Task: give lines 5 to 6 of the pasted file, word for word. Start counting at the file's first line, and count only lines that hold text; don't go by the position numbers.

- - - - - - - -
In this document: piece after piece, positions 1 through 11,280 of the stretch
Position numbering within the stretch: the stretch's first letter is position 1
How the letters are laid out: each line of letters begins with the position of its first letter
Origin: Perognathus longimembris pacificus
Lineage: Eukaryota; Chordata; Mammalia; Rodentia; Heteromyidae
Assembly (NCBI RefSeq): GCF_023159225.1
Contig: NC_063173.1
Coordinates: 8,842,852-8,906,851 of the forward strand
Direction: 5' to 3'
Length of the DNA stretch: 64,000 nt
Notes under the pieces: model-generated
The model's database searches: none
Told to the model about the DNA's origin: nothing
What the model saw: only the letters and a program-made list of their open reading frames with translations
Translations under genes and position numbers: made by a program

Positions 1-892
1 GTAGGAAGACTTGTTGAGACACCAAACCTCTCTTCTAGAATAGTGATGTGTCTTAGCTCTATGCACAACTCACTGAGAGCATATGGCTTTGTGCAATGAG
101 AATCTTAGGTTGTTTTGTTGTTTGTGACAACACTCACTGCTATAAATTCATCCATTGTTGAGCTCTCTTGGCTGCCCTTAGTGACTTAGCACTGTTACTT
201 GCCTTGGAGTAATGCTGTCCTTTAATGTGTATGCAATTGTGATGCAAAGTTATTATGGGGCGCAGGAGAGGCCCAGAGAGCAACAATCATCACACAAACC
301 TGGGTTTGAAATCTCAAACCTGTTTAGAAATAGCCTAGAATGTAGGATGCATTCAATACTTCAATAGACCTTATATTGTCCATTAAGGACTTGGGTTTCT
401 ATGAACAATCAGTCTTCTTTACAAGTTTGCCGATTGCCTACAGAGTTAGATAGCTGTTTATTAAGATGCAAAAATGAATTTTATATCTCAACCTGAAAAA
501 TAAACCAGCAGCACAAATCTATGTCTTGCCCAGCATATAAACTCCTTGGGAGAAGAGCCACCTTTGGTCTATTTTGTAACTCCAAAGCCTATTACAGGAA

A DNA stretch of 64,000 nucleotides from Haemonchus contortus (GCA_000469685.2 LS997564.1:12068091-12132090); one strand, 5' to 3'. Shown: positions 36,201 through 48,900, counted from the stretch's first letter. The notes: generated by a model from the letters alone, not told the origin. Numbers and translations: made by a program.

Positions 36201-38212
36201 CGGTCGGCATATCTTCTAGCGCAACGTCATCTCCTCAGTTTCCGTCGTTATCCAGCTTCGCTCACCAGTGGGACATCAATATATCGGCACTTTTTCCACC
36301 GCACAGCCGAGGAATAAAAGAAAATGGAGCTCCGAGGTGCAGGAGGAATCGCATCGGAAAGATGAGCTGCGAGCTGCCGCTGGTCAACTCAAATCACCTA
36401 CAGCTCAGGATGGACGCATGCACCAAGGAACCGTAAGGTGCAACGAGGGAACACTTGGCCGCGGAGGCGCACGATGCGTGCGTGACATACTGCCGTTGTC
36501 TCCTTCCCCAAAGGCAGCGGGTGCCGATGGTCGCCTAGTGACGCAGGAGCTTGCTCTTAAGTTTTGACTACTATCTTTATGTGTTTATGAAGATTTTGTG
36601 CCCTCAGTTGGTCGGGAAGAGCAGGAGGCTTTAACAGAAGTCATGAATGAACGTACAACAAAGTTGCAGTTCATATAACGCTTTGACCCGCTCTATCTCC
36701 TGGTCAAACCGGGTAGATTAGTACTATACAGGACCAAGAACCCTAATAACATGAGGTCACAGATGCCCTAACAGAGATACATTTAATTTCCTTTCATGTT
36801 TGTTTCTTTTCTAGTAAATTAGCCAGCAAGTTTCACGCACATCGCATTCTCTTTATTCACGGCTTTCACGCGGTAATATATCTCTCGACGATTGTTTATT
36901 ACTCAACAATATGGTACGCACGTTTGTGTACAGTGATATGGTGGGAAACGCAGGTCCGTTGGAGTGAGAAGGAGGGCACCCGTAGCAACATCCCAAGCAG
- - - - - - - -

Lineage: Eukaryota; Chordata; Mammalia; Rodentia; Heteromyidae
Assembly (NCBI RefSeq): GCF_023159225.1